Classifying Objects

Some philosophers say that naming something is the first step toward figuring out what makes that thing different from all the other things in the world.

In a SketchUp 3D model, this idea isn’t some wishy-washy concept. When you use the Classifier to embed data into groups or or components, those groups or components become objects. When objects have names, descriptions, and so on, you can manage the details about all the classified objects.

The details that you can track and manage can represent so much more than simply what the modeled object looks like. Consider the following:

  • You can count, measure, dimension, and tag objects.
  • You can generate reports. When your model contains classified objects, SketchUp’s Generate Report feature enables you to output that the classification data however you need to see it.
  • You can analyze your model. If you want to analyze a model for energy performance, cost, schedule or even just render a beautiful photorealistic picture from it, you need more information than exists in SketchUp’s native geometry of lines and faces. SketchUp objects can carry that information, which means you can do BIM (Building Information Modeling).
  • You can export the objects into other formats or programs. When you export SketchUp objects, they can contain all kinds of higher-order representations of things. For example, if your project workflows use BIM, you can export objects classified using the IFC 2x3 schema from SketchUp into the open BIM data exchange standard, IFC. (IFC stands for Industry Foundation Classes, an open data model standard for building information.) Rendering applications can use these attributes, such as material type and light sources, to simulate a scene. SketchUp’s APIs expose all the additional data that developers need to make rich importers and exporters from just about any information modeling format.

The upshot is that if you classify your data in SketchUp, you can use BIM to create models that not only look realistic, but also contain practical data about all the objects that need to be assembled in order to keep the rain out.

Note:To use SketchUp’s Classifier tool and its related features covered in this article, you need a SketchUp Pro license.
Tip: To learn more about BIM and IFC, visit the Building Smart website.

In the sections that follow, you find out how to classify objects in SketchUp and generate a report based on that data. If you need to use classification data other than the IFC standard that SketchUp supports, learn how to import and export classifications or create your own classification data file.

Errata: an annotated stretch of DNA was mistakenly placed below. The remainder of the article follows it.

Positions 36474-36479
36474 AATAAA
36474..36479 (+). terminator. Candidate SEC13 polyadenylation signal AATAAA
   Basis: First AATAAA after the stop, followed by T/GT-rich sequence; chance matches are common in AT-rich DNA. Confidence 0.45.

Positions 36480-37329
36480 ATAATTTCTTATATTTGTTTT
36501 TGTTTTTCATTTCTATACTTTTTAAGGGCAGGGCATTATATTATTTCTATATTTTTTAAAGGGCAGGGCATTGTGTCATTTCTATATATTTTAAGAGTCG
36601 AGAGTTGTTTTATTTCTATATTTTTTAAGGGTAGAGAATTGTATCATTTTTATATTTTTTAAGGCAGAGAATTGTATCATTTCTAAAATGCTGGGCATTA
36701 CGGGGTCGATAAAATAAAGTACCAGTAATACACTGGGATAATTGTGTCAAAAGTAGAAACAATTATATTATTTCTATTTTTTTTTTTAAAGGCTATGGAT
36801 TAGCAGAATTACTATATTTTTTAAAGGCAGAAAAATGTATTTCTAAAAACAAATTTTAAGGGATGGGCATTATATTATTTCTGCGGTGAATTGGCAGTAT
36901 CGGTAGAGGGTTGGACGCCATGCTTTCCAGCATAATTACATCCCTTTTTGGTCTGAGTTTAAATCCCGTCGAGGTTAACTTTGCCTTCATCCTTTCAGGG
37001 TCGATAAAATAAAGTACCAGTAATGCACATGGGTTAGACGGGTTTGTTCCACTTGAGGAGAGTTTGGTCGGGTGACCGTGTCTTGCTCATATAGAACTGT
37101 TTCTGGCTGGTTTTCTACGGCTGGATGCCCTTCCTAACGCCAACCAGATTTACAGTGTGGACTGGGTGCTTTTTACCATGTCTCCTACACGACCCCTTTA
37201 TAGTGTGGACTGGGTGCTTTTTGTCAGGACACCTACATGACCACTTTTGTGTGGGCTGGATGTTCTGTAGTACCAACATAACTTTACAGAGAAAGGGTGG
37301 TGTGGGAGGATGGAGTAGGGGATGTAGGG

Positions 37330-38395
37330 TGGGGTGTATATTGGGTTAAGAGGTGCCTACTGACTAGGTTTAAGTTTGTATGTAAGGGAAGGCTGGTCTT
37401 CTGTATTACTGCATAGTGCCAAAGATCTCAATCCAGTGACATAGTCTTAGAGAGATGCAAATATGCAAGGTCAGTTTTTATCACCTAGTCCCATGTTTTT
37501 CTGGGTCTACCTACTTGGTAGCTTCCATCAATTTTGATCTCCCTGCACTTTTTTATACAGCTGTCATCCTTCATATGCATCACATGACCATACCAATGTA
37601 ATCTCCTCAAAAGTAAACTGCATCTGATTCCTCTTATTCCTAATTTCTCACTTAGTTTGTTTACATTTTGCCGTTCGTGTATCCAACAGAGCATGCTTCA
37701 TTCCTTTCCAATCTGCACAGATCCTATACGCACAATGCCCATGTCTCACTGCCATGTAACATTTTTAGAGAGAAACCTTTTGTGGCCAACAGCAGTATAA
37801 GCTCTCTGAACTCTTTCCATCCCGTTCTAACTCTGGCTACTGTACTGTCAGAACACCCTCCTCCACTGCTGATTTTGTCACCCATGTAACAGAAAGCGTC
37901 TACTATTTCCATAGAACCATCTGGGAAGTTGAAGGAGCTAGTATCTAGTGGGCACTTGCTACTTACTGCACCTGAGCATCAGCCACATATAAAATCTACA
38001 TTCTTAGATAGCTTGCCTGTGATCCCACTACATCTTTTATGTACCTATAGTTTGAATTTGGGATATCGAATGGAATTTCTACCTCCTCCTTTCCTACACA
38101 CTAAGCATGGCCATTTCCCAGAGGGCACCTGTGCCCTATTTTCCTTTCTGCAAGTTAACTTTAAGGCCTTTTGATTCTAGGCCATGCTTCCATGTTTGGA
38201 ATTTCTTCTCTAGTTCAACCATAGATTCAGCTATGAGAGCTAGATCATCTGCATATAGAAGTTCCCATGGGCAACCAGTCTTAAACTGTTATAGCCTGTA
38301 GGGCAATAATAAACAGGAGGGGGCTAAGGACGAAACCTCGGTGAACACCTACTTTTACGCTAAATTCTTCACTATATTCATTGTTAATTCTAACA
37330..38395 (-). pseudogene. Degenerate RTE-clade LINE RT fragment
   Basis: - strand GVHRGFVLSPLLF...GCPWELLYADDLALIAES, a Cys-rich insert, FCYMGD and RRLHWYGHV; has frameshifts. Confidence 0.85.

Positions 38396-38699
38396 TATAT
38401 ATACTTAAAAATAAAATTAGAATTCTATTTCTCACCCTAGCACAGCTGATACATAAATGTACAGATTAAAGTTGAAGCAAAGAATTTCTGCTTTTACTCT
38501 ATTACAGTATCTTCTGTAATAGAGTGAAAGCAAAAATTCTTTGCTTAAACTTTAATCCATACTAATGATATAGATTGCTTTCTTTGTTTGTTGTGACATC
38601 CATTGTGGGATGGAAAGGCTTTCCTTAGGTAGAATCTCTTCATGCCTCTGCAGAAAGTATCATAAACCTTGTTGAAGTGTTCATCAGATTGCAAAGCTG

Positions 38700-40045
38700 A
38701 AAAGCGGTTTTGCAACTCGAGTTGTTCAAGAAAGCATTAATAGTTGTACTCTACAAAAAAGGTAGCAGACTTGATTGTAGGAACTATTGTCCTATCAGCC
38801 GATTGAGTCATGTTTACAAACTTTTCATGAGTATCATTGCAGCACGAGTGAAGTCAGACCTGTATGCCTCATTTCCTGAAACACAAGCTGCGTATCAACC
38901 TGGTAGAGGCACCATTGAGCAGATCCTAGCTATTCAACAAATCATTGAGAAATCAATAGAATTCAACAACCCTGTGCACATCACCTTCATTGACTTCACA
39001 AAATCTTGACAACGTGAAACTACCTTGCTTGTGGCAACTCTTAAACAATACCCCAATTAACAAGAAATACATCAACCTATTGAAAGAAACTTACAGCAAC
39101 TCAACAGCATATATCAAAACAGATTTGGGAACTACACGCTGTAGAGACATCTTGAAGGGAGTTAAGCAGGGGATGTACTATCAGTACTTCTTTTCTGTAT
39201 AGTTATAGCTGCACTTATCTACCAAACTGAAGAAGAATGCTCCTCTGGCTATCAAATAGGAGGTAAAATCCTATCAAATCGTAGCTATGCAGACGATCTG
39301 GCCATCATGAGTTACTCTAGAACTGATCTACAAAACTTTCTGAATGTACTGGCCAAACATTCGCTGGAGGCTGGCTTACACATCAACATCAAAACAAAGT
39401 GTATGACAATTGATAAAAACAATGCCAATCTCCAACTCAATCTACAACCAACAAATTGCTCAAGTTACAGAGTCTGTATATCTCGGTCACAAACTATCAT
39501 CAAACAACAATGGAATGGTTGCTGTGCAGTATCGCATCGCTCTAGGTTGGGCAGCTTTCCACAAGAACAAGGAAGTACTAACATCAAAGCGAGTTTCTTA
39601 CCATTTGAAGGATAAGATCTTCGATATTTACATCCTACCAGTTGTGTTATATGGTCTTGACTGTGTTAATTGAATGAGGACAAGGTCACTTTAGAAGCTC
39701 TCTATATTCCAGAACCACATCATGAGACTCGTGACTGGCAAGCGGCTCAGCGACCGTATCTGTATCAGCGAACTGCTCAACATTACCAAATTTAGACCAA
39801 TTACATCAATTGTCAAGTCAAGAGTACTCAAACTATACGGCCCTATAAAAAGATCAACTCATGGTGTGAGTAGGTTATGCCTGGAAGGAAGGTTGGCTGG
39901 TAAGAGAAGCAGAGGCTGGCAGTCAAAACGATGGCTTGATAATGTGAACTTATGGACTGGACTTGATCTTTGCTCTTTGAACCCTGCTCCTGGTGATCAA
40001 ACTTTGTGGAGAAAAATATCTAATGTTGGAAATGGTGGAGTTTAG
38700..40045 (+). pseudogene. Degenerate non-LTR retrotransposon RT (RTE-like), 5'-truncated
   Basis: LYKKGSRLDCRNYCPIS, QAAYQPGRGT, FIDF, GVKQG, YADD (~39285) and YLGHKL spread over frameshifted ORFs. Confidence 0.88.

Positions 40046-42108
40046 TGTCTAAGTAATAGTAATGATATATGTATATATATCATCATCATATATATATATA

Classifying objects in the SketchUp interface

Before you start classifying objects, make sure your model is ready:

  • Your soon-to-be objects must start as components. Developing Components and Dynamic Components explains how to transform everyday geometry into a component.

    Tip: When you create a component, you can assign it a type by selection an option from the Type drop-down list in the Create Component dialog box.

  • The classification system must be loaded into your template. If you create a 3D using SketchUp’s Architectural Design - Feet and Inches template, the IFC classification system is ready to go. (Otherwise, you need to import classifications.)
  • You probably want to display the Classifier toolbar. IF you don’t see it, select View > Toolbars and select the Classifier checkbox

After you complete the basic housekeeping, you’re ready to start classifying objects. With the Classifier toolbar, all you have to do is click a couple of things:

  1. Select your component.
  2. Open the drop-down menu in the Classifier toolbar, click the arrow next to IFC 2x3 (or whatever your classification system is), and select an object type, as shown in the following figure.

Tip: If you’re having trouble finding the classification you need, type part of its name in the Filter text box, which narrows down the options.

The toolbar also has the Classifier tool (). Here are a few things to keep in mind as you classify objects with the Classifier tool:

  • If the drop-down menu has a white background and a type, this indicates that the Classifier tool is active and clicking objects with the Classifier tool will apply the type displayed in the toolbar.
  • If you click a component, the classification type is assigned to all the instances of the same component unless you hold down the Shift key as you click with the Classifier tool. Holding down the Shift key makes the component instance you click unique and applies the type data only to that component instance.
  • To remove a type from an object, make Type: <undefined> active in the drop-down menu and then click an object to remove the type data. Alternatively, select the same type from the list of classification options.

If you prefer, you can select classification data from the Entity Info panel:

  1. Context-click your component and select Entity Info from the menu that appears.
  2. In the Entity Info panel, shown in the following figure, select a classification from the Type drop-down menu. This displays the same interface you see when using the Classifier toolbar.

You can also sample an object’s classification and apply it to another component. First make sure no geometry is selected. Then, click the Classifier tool (). Hold down the Alt key (Microsoft Windows) or Command key (Mac OS X) as you click a classified object. Release the modifier key and click another component to apply the object’s classification type.